The National Security Agency has reportedly used automated systems to infect user computers with malware since 2010, according to a Wednesday report. And at times the agency pretended to be Facebook to install its malware.
The NSA has been using a program codenamed TURBINE to contaminate computers and networks with malware "implants" capable of spying on users, according to the Intercept, which cited documents provided by whistleblower Edward Snowden.
Between 85,000 and 100,000 of these implants have been deployed worldwide thus far, the report said.
To infect computers with malware, the NSA has relied on various tactics, including posing as Facebook.
The federal agency performed what is known as a "man-on-the-side" attack in which it tricked users computers into thinking that they were accessing real Facebook servers. Once the user had been fooled, the NSA hacked into the user's computer and extracted data from their hard drive.
Facebook said it had no knowledge of the NSA"s TURBINE program, according to the National Journal. However, the social network said it is no longer possible for the NSA or hackers to attack users that way, but Facebook warned that other websites and social networks may still be vulnerable to those types of attacks.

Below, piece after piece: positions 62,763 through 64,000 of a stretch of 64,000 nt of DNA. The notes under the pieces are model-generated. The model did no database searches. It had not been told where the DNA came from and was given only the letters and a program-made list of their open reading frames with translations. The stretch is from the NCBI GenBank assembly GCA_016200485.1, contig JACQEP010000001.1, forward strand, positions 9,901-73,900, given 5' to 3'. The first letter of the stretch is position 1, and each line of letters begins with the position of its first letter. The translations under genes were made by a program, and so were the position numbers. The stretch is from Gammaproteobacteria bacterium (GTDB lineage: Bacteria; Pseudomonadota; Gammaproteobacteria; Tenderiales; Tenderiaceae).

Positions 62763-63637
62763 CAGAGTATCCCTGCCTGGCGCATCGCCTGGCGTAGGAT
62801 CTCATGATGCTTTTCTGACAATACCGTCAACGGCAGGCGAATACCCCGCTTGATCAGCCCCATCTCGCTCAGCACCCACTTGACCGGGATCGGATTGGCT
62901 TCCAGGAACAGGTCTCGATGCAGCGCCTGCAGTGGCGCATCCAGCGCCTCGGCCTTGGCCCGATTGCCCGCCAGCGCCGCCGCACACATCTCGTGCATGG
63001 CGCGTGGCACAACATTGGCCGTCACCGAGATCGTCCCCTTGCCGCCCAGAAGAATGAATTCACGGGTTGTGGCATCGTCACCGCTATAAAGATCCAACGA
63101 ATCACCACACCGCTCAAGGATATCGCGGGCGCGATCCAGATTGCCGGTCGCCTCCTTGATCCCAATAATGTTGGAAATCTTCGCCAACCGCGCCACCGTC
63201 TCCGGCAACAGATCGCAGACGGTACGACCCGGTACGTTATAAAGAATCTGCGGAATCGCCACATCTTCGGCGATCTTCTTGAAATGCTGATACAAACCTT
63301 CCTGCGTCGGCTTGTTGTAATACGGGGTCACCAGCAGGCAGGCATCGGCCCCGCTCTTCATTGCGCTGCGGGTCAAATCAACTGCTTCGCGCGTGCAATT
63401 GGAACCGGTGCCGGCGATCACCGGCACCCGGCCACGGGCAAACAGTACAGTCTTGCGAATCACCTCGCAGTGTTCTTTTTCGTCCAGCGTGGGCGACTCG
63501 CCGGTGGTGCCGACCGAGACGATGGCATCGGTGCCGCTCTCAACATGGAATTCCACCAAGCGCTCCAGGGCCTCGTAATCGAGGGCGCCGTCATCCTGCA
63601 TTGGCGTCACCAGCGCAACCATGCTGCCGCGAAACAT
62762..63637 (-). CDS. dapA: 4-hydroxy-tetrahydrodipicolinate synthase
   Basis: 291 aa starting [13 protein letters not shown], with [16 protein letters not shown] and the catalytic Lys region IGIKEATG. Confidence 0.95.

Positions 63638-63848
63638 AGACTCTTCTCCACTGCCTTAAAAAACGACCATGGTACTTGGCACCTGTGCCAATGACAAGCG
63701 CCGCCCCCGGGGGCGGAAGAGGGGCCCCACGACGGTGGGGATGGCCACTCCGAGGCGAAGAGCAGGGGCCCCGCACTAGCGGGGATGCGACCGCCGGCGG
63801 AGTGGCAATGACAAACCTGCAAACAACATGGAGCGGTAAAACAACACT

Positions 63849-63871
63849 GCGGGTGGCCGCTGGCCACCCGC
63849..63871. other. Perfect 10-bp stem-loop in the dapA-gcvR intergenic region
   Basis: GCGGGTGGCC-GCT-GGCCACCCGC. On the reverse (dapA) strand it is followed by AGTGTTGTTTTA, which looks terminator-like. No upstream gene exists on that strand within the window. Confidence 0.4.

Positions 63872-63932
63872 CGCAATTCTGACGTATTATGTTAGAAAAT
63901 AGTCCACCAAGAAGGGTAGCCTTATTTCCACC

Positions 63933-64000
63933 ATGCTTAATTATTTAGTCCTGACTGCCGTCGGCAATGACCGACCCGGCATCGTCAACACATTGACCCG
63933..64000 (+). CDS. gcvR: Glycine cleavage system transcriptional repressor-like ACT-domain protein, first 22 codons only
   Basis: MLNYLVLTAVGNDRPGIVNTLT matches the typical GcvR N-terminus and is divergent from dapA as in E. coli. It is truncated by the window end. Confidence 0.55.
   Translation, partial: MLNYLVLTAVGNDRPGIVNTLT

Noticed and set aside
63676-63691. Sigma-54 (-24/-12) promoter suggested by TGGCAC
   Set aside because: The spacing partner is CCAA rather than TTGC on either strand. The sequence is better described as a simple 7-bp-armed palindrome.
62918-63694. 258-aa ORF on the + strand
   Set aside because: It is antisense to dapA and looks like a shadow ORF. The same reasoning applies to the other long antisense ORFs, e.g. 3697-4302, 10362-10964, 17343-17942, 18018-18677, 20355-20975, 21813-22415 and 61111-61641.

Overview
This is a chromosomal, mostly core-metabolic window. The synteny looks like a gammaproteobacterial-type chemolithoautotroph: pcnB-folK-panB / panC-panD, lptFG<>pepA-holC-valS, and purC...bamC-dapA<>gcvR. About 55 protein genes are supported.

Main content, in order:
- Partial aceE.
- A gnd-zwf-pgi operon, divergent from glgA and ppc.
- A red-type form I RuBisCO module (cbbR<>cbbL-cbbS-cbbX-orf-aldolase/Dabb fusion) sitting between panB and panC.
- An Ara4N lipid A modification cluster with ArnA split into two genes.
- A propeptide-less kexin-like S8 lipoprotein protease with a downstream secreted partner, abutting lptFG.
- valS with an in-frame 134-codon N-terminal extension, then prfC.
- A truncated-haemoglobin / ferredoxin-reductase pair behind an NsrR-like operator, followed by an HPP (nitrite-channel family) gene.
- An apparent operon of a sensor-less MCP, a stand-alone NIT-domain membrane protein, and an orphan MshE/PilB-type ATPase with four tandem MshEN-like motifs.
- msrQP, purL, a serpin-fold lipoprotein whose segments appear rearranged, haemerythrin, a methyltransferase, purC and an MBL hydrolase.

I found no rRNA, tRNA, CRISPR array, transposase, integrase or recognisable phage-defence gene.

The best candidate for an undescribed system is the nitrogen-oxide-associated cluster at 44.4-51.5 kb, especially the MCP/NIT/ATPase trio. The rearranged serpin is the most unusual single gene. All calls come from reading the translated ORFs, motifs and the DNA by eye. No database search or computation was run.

Other ways the NSA infects malware onto computers include sending out spam emails.
The NSA is capable of installing different kinds of malware, each capable of performing different tasks. According to the report, certain malware can:
Use a computer's microphone to record audio
Use a computer's webcam to take photos
Record a computer's Internet browsing history
Record login details and passwords use for Web services
Log users' keystrokes
Extract data from flash drives when they are plugged into infected computers
Block users from accessing certain websites
Corrupt files that computers attempt to download
When the NSA first began infecting computers with malware in 2004, it would do so manually, according to the report. At that time, only between 100 and 150 implants had been deployed.
[Updated 1:25 p.m. PDT March 13: The NSA has said that the report by the Intercept is inaccurate.
"NSA does not use its technical capabilities to impersonate U.S. company websites," the agency said in a statement. "Nor does NSA target any user of global Internet services without appropriate legal authority."]